Special schools provide a unique and distinctive educational environment to meet the needs of the pupils in their community. Undertaking standard tests may not be appropriate and we do not show performance data for special schools.
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This school is now an academy. If no data is available for the new academy,
we link to the last available data set as this type of academy is treated as a continuing school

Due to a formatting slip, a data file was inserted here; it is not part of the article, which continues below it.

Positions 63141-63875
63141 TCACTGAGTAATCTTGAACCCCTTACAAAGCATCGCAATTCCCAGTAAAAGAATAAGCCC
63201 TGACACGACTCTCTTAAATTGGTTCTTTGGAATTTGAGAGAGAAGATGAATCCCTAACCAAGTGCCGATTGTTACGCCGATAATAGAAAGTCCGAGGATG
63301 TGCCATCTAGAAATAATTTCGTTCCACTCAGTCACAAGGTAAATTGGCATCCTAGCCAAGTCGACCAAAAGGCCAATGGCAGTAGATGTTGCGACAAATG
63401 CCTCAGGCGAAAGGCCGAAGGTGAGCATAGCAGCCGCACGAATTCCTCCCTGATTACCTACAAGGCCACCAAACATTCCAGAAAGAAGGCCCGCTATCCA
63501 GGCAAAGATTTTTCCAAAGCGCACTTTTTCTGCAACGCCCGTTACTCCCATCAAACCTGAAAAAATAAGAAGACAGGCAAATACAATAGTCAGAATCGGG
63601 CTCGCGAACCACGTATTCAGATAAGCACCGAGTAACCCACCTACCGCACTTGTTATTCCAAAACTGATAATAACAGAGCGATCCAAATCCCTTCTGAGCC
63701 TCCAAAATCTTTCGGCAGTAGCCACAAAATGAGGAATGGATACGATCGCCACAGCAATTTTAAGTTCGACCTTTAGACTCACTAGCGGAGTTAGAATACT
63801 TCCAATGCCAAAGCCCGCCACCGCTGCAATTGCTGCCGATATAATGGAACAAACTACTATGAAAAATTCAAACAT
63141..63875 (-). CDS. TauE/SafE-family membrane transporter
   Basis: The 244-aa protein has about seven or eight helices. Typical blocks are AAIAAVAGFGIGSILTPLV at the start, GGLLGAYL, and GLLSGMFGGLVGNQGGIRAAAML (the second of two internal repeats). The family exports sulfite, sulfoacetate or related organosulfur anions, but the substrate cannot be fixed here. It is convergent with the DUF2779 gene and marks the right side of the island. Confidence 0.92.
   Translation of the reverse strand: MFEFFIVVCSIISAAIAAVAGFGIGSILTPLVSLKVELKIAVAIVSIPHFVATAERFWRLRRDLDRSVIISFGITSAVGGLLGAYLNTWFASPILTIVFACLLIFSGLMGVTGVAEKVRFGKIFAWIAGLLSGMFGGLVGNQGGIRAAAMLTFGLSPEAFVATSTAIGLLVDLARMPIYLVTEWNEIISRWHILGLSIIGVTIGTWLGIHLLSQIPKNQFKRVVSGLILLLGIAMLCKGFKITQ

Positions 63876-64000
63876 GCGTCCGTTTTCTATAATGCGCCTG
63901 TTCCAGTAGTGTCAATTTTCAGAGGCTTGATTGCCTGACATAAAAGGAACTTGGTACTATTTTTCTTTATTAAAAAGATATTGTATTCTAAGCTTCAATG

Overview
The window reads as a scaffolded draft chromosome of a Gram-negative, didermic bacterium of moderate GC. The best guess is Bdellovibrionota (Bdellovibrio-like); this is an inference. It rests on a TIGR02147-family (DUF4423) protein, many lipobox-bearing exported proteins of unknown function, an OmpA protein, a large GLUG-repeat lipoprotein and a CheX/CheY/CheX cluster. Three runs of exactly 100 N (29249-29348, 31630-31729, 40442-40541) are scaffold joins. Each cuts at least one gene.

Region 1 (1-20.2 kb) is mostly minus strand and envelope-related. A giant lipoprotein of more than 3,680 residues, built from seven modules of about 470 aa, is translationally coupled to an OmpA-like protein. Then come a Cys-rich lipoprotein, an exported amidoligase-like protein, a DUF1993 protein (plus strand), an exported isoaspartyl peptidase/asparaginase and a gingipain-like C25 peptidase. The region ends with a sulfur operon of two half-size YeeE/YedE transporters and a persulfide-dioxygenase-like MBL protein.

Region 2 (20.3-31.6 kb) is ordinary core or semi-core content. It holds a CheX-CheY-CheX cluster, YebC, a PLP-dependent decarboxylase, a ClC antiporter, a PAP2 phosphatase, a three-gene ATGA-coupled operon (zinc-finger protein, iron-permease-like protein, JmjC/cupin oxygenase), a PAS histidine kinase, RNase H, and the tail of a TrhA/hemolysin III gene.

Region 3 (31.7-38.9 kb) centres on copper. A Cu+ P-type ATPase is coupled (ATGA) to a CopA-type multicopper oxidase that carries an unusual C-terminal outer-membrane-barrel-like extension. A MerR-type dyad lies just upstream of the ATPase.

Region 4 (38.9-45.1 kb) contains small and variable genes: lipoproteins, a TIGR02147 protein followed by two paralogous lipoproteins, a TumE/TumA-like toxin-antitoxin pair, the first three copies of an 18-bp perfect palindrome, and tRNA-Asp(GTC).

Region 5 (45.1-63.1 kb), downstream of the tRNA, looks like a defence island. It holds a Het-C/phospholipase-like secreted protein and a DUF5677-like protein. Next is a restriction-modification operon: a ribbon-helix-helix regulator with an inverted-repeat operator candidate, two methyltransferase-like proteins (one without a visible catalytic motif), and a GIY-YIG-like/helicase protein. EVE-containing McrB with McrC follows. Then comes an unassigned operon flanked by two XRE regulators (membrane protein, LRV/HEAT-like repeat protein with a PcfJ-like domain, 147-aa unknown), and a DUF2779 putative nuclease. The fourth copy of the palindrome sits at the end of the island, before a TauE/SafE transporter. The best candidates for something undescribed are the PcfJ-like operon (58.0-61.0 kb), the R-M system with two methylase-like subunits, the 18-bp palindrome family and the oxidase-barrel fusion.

Despite some recent turbulence in school staffing and changes in the leadership team, the good quality of education has been maintained since the last inspection. This is because you work in an open and collegiate way with your leaders and other staff. You work effectively with staff, ably supported by your deputy headteachers, to develop practice that improves the quality of education pupils receive. Your willingness to challenge less than good teaching, alongside your approach to develop the practice of staff, has ensured that teaching is typically good. The previous inspection recommended that leaders improved the quality of teaching and learning by ensuring that pupils are aware of their next steps in learning and for teaching assistants to intervene more quickly to support pupils when required. This you have achieved successfully. The changes you have made ensure that pupils have a much stronger understanding of what they know and can do. This is because staff use a range of communication tools to aid pupils’ understanding and identify their next steps, such as written, verbal and the use of sign language feedback. Teaching assistants are deployed effectively. They have a good understanding of the needs of the pupils and are skilled in knowing when to intervene and when to allow pupils to work with independence. This enables pupils to make strong progress from often extremely low starting points. You are well supported by governors, who have a good understanding of the school. Governors have a range of skills and expertise and take their roles and responsibilities seriously. They are fully aware of current improvement priorities and are supportive of the direction you want to take the school. Governors provide you with a good balance of challenge and support. This is because you have an open dialogue with governors. They use other sources of information, such as progress information and their own visits to the school, to confirm what they have been told. You and your deputy headteachers welcome external support in order to drive forward school improvement. You make good use of your education adviser and other external support, such as challenge partners, to improve the work of the school. Most parents are positive about the quality of education and care that their children receive at the school. Inspectors received many positive comments, which include ‘We are so happy with what the school has to offer and we feel so fortunate to have this schooling available to us’, ‘The school is strongly led and all the staff are especially supportive’ and ‘This school is outstanding in its hard work, I have absolutely no reason to complain at all.’ However, a small number of parents did raise some concerns. Leaders are aware that they need to improve communication to ensure that all parents fully understand the school’s work and are confident that Selworthy School provides the best education and care for their children. At the beginning of the inspection, we agreed on the key lines of enquiry to be considered during the day. These included: how the school ensures that pupils are safe; the impact of leaders in ensuring that pupils receive an effective education; how teaching promotes good learning; how well leaders ensure that the curriculum meets the needs of pupils and how effectively pupils are prepared for their future destinations. These key lines of enquiry are considered below under ‘safeguarding’ and ‘inspection findings’. Safeguarding is effective. You, other staff and governors take your safeguarding responsibilities seriously. The nature of your school means that all of the pupils are vulnerable. There is a shared understanding of the need to protect each pupil from all possible risks. Staff receive effective training and regular updates on keeping pupils safe. Controversial issues are not avoided. Staff have undertaken training on child sexual exploitation and female genital mutilation. Consequently, staff are quickly able to spot concerns and take the necessary action with confidence. Leaders and managers fully understand the importance of recruiting staff safely. The checks undertaken are stringent. This ensures that all staff are carefully vetted prior to commencing employment to confirm that they are suitable to work with children. All visitors are carefully checked on arrival and made aware of the school’s safeguarding expectations when they sign in, for example not using personal mobile phones while on the premises. Pupils who spoke to inspectors reported that they feel safe in school. This is because they are well supported by staff. Pupils say, ‘The staff are kind and look after us.’ Attendance is carefully monitored by leaders. You work with parents and outside agencies to encourage regular attendance. However, you have correctly identified that further work needs to be undertaken to improve pupils’ attendance. Inspection findings Since the previous inspection a new leadership team has been established. Together, you have wasted no time in identifying the strengths and weaknesses of the school. Self-evaluation is accurate and school development plans demonstrate how you are addressing the areas that require improvement. You are ambitious for the school and share with leaders, staff and governors the determination to drive forward improvements quickly. Indeed, you know that sixth-form provision needs to be swiftly improved. This is because the students are not making the same good progress as other pupils across the school. In particular, the most able students are not consistently provided with activities which challenge them. Consequently, this group do not achieve their academic potential. You have secure plans in place to eradicate the identified weaknesses quickly. You and your leaders track the learning and progress of pupils carefully. You undertake a good range of monitoring activities which include learning walks, work scrutinies and lesson observations. You provide opportunities for staff to develop and improve their practice through carefully planned professional development. As a result, teaching is strong. Subject leaders have the skills and expertise to carry out their roles effectively. However, they do not have sufficient opportunity to monitor and evaluate the impact of their work to identify what is working well and why. The curriculum covers a wide range of subjects, with a focus on communication, reading, writing and mathematics. For example, an older pupil read to inspectors with confidence. They were able to talk about preferred authors and styles of books, commenting on how ‘films are so different to the books I read.’ Subjects including history, geography, religious education and modern foreign languages are studied through a topic approach. For example, pupils learn about ‘our world’. The school adapts the curriculum effectively to meet the needs of each individual pupil. Pupils’ education, health and care plan requirements are reflected in their programmes of study. There are five key areas of learning, which include: cognition and learning; communication and interaction; self-help and independence; sensory and physical; and social and emotional well-being. These areas are carefully interwoven in their learning. As a result, pupils typically make good progress. Pupils have access to a wide range of additional activities. For example, the joy in the early morning wake and shake session was palpable. Pupils are able to take part in this activity regardless of special educational need or disability. In addition, pupils have the chance to take part in school productions such as ‘Shrek and ‘The Snowman’. Inclusion in such activities raises pupils’ confidence and selfesteem, which has a positive impact on the progress they make. Pupils are well prepared for their future destinations. Pupils are provided with high-quality work placements. For example, pupils work at a garage to get experience in car mechanics, or in a local shopping store. As a result, all pupils move on successfully to further education, training or employment. Next steps for the school Leaders and those responsible for governance should ensure that: sixth-form provision is improved quickly so that students make the best possible progress and achieve their full academic potential subject leaders have increased opportunity to monitor and evaluate the quality of education so they know what does or does not work well and why there is a continued focus on improving the attendance of pupils communication with parents is further enhanced to help them better understand the work of the school. I am copying this letter to the chair of the governing body, the regional schools commissioner and the director of children’s services for Somerset. This letter will be published on the Ofsted website. Yours sincerely Jen Southall Her Majesty’s Inspector Information about the inspection Inspectors met with you and your deputy headteachers. Together, we talked about the improvements which have been made since the previous inspection. We viewed learning at both the primary and secondary sites. We also held discussions with governors, middle leaders and staff. A phone call was held with an education adviser from the local authority. Inspectors spoke informally to pupils and listened to them read. A wide range of documentation was looked at, including the school’s evaluation of its own performance and information relating to pupils’ current achievement and progress. Inspectors also checked the effectiveness of the safeguarding arrangements. We spoke to parents during the day and took into account the 20 responses to the online survey ‘Parent View’ and considered additional comments received from parents via the free-text message service and other correspondence. Inspectors also considered the 23 responses received from staff.